Charlotte is ranked 97th out of 100 cities for its parks, according to the Trust for Public Land – another list that we find ourselves on the bottom of. At the same time, the county’s Livable Meck plan calls for an increase in greenspace to “celebrate and integrate history, culture, and diversity” as among its core strategies to enhance our quality of life. How then can the Mecklenburg Board of County Commissioners be considering reducing Marshall Park to just one-third of what it is now?
One word: profit. Our quality of life is apparently for sale.
At a time when reconciliation for past mistakes is front and center, we should be protecting the community assets that bring us together and which honor those, such as Martin Luther King, Jr., who boldly led the advancement of civil rights, and racial and economic equality. Marshall Park has been the site of hundreds of public gatherings, community meetings, vigils and no doubt countless other private moments by individuals who visit the park’s Holocaust memorial and the statue of Dr. King.
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I am a native Charlottean, but I just learned about the devastating effects of urban renewal carried out by local leaders supported by federal programs in the 1960s. Brooklyn in Second Ward was leveled and its long-time residents driven from their homes and businesses. Over a decade, 1,480 structures, including numerous black churches, were torn down; the city then sold off the acreage to developers and others – including a historically white church, First Baptist – so its congregation could expand. The city never built new housing for Brooklyn residents.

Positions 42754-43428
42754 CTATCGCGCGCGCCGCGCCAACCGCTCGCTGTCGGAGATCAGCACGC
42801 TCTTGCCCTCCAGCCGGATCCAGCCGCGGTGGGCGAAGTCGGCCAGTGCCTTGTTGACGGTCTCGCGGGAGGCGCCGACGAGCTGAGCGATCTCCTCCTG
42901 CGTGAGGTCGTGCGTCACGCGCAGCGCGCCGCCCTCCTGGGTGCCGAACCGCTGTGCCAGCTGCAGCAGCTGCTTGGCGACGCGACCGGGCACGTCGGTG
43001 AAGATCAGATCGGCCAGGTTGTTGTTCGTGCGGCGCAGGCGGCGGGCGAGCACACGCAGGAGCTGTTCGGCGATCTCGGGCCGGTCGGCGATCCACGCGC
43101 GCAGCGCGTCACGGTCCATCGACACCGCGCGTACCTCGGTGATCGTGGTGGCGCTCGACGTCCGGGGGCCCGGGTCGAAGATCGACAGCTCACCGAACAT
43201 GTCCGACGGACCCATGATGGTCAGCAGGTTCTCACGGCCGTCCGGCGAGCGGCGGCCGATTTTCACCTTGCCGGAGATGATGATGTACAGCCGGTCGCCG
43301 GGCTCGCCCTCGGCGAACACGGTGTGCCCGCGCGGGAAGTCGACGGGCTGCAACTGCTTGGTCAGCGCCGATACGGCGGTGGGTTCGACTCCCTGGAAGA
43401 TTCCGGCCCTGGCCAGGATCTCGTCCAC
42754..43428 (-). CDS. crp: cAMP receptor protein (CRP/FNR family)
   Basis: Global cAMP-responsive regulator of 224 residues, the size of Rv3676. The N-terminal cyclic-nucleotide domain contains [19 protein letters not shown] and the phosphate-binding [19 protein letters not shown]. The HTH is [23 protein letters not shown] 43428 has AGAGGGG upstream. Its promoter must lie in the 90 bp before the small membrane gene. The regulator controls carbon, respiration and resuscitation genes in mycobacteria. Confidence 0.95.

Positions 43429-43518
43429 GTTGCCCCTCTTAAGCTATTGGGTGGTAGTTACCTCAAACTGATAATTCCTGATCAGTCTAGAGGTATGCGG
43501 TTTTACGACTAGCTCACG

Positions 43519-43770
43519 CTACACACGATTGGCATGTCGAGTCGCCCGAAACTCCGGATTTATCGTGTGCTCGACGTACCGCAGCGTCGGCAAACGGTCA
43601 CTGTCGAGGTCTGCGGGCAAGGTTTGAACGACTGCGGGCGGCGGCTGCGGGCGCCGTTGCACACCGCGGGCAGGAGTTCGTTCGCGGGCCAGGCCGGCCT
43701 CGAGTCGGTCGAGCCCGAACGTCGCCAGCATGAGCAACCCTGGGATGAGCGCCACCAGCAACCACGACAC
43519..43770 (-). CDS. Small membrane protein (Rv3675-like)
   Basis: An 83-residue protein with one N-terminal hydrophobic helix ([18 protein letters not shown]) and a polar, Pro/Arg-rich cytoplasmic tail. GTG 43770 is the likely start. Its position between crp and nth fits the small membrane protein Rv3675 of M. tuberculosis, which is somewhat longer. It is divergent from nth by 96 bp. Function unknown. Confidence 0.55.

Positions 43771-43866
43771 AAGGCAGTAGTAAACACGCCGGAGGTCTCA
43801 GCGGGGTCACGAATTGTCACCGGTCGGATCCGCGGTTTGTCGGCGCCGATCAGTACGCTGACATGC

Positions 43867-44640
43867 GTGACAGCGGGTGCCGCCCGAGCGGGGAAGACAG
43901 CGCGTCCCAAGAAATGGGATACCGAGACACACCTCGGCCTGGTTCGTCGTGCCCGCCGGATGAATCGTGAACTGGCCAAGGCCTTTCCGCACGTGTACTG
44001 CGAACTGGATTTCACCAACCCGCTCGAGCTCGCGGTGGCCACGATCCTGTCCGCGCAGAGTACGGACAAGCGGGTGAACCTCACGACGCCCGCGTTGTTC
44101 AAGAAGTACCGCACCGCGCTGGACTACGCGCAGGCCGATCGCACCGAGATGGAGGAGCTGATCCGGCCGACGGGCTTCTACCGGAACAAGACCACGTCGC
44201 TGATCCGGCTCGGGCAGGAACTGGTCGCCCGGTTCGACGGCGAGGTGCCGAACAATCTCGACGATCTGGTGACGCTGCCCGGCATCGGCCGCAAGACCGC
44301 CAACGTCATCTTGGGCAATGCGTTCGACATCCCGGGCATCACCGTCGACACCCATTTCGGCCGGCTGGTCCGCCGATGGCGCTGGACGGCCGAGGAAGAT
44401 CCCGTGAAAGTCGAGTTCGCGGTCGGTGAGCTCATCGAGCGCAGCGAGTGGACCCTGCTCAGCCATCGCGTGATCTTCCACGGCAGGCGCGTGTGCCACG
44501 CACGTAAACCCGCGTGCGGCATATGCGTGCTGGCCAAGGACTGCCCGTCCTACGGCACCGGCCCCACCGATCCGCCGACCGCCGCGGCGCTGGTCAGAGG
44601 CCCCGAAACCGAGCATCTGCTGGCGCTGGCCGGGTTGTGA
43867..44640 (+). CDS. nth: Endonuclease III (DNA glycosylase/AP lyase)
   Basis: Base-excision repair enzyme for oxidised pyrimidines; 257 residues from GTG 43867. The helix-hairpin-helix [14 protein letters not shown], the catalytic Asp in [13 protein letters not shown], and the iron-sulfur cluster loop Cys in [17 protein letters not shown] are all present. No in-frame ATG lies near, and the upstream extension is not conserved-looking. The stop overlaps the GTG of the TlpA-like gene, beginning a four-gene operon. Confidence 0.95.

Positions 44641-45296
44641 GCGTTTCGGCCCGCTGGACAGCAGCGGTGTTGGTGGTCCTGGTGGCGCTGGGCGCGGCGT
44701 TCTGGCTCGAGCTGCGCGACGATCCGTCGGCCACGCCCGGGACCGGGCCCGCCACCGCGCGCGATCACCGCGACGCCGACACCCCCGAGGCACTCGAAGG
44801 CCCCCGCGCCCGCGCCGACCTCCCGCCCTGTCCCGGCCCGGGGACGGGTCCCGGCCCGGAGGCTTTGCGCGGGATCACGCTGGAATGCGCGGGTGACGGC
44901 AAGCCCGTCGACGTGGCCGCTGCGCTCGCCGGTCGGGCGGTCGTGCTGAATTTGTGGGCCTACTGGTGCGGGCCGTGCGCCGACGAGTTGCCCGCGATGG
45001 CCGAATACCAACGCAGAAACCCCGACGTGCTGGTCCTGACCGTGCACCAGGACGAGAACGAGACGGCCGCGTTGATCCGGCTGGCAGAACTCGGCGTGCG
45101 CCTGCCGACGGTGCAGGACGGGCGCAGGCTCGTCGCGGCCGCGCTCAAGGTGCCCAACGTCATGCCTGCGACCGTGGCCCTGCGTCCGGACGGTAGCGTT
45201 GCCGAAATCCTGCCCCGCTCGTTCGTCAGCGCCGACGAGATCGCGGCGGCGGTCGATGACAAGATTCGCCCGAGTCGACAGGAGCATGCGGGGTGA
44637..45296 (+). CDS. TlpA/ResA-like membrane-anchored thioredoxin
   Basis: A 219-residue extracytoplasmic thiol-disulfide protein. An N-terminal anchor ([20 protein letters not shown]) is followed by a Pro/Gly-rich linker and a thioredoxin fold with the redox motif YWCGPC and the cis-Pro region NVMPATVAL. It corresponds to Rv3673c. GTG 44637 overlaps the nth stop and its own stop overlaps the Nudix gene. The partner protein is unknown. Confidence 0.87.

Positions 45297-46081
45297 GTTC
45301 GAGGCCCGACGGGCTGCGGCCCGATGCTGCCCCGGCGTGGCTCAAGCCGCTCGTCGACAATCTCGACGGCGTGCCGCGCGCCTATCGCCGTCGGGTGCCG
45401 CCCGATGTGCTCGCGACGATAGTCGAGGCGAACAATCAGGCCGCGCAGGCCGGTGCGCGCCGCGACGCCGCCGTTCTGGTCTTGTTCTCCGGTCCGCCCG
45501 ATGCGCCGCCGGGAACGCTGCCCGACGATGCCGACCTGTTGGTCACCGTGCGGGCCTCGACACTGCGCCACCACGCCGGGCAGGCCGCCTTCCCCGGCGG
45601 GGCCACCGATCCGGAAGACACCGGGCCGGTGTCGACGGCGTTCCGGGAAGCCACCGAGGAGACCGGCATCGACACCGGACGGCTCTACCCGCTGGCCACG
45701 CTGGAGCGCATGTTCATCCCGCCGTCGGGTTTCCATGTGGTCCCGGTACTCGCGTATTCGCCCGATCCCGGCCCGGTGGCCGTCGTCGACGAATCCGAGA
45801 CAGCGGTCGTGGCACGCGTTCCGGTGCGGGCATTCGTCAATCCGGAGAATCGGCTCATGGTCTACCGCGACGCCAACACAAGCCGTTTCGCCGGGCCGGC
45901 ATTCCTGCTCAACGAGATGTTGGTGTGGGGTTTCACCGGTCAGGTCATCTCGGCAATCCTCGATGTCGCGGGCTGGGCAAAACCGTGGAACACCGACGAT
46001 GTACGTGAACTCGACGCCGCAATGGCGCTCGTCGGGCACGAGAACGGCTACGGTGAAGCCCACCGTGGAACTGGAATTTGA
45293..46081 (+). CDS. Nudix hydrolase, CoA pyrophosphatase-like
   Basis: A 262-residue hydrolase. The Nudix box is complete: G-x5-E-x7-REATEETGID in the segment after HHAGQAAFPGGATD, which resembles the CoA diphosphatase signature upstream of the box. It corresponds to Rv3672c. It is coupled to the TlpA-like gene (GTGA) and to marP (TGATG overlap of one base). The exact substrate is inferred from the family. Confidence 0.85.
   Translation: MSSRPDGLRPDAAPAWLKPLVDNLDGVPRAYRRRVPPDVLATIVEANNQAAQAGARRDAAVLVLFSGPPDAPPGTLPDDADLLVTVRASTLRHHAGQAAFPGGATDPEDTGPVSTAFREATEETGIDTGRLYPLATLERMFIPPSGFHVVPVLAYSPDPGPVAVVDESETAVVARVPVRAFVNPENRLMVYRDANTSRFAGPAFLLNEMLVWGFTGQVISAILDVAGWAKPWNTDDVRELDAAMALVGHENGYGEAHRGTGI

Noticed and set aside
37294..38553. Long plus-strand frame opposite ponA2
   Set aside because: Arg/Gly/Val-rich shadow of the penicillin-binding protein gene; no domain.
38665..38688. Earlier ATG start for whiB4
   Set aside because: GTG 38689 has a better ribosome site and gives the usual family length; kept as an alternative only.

Now a developer has purchased what was formerly Brooklyn and Marshall Park; its plan will reinvigorate Second Ward with housing, retail and offices. The plans call for a paltry 1.77-acre patch of green. A better approach: Within this new development, Marshall Park can become a vital gathering place for everyone.
As Charlotteans, we find ourselves confronting opportunities to forge a future that is inclusive, compassionate and equitable. I hope the Board of County Commissioners will save Marshall Park. As we have learned from the first destruction of Brooklyn, once it’s gone, it never comes back.
Langston is a civic volunteer and non-profit professional who lives in Plaza-Midwood.